Prediction of emotional exhaustion over the course of the COVID-19 pandemic in primary care dental staff: an intensive longitudinal study

Ruth Freeman, Jennifer Knights, Laura Beaton, Mariana Araujo, Siyang Yuan, Jan Clarkson, Linda Young, Gerry Humphris (Lead / Corresponding author)

Research output: Contribution to journalArticlepeer-review

7 Citations (Scopus)
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Objective: To investigate the fatigue trajectory during a 6-month duration of the COVID-19 pandemic for dental health professionals in primary dental care and for those in training.

Design: A longitudinal intensive panel diary was conducted (July–December 2020) assessing weekly self-ratings of emotional fatigue.

Setting: Dental care services in Scotland.

Participants: Dental trainees and primary dental care staff (N=53). These data were merged with respondents’ replies to a cross-sectional baseline survey (Humphris et al). Recruitment was through ‘Portal’, an online tool administered by National Health Service Education for Scotland. Questback software was employed for data collection.

Primary and secondary outcome measures: The diary questionnaire, consisted of a three-item fatigue scale and, from the baseline survey, three multi-item scales including: preparedness (14 items of the Dental Professional Preparedness for Practice Scale), the 22-item Impact of Event Scale-Revised and depressive symptomatology using the Patient Health Questionnaire-2. Statistical analysis included estimating the variability of fatigue over the study duration using a multilevel linear growth model. In addition, a path analysis was performed to determine the ability of preparedness and COVID-19 pandemic trauma to predict fatigue trajectories directly, or mediated through depressive symptomatology.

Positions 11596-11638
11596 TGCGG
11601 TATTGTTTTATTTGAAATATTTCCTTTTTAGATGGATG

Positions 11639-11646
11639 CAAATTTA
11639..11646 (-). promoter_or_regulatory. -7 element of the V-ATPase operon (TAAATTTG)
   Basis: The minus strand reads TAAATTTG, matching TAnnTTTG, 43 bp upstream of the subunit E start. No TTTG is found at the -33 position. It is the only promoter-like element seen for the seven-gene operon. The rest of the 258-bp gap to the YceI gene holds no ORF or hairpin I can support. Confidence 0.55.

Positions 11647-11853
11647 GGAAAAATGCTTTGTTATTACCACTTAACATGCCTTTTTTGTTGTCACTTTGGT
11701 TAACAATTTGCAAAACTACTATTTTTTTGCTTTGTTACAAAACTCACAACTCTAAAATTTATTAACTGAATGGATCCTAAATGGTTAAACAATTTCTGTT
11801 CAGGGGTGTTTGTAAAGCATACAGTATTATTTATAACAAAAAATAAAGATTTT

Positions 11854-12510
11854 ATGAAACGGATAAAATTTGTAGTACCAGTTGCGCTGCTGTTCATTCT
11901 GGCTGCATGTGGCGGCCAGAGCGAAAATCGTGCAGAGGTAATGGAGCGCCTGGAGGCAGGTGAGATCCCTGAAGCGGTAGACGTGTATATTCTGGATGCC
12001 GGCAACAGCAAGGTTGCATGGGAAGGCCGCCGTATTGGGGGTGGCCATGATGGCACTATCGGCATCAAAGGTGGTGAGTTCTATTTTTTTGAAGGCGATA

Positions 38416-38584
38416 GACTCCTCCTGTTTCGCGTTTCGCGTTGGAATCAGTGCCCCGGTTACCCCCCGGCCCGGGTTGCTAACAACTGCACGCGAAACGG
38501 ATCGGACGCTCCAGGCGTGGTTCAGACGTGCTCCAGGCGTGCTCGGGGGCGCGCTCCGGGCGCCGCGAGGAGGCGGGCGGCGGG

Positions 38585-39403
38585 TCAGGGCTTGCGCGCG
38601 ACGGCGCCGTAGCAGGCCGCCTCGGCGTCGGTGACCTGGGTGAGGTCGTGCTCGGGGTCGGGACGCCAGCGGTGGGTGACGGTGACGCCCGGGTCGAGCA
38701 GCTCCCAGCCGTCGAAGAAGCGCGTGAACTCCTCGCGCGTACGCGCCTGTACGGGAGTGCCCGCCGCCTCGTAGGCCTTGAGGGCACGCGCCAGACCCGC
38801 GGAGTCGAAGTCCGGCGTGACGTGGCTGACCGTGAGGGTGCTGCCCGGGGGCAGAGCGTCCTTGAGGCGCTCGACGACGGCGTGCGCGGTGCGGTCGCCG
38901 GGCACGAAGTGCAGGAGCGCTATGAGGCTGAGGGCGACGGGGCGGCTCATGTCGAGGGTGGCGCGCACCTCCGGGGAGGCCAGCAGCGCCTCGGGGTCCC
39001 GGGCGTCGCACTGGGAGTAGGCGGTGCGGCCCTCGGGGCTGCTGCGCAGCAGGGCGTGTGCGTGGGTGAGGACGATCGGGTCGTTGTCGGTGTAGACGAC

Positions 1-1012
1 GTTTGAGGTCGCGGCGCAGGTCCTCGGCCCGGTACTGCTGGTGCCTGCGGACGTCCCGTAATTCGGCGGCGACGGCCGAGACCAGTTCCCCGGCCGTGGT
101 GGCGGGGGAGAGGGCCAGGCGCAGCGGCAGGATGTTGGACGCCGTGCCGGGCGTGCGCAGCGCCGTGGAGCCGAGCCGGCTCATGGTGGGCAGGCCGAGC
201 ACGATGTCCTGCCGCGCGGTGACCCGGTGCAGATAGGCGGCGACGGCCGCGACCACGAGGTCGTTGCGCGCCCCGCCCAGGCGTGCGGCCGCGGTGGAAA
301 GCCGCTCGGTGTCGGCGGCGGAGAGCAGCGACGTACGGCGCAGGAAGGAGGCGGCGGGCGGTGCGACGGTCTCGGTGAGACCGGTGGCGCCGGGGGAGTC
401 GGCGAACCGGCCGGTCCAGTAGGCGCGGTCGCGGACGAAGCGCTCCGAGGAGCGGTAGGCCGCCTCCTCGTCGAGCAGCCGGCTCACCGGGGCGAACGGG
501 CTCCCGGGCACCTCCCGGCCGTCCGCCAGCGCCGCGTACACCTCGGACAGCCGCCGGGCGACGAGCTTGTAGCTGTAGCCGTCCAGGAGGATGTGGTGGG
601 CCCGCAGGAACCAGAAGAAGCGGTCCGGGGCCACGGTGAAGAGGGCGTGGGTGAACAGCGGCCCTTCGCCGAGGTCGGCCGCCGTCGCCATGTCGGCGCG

Results: A large variation of fatigue trajectories (p<0.001) was found from staff who completed a mean of 11 weekly uploads of their diary (diary uploads: minimum 4–maximum 24). The average slope was positive (standardised estimate=0.13, 95% CI: 0.07 to 0.19, p<0.001). Slope variation was modelled successfully from baseline data showing direct and indirect effects from preparedness, trauma and depressive symptoms.

Conclusion: Staff who volunteered to participate over a significant period of the COVID-19 pandemic in Scotland displayed a highly significant variety of individual trajectories. The results show some consistency with a job demands-resources model of burnout development. Suitable resource structures are indicated for staff over periods of extensive public service change.
Original languageEnglish
Article numbere054827
Pages (from-to)1-10
Number of pages10
JournalBMJ Open
Issue number12
Early online date30 Dec 2021
Publication statusPublished - Dec 2021


  • COVID-19
  • diary methodology
  • intensive longitudinal study
  • dental team
  • fatigue
  • depression
  • psychological trauma
  • preparedness


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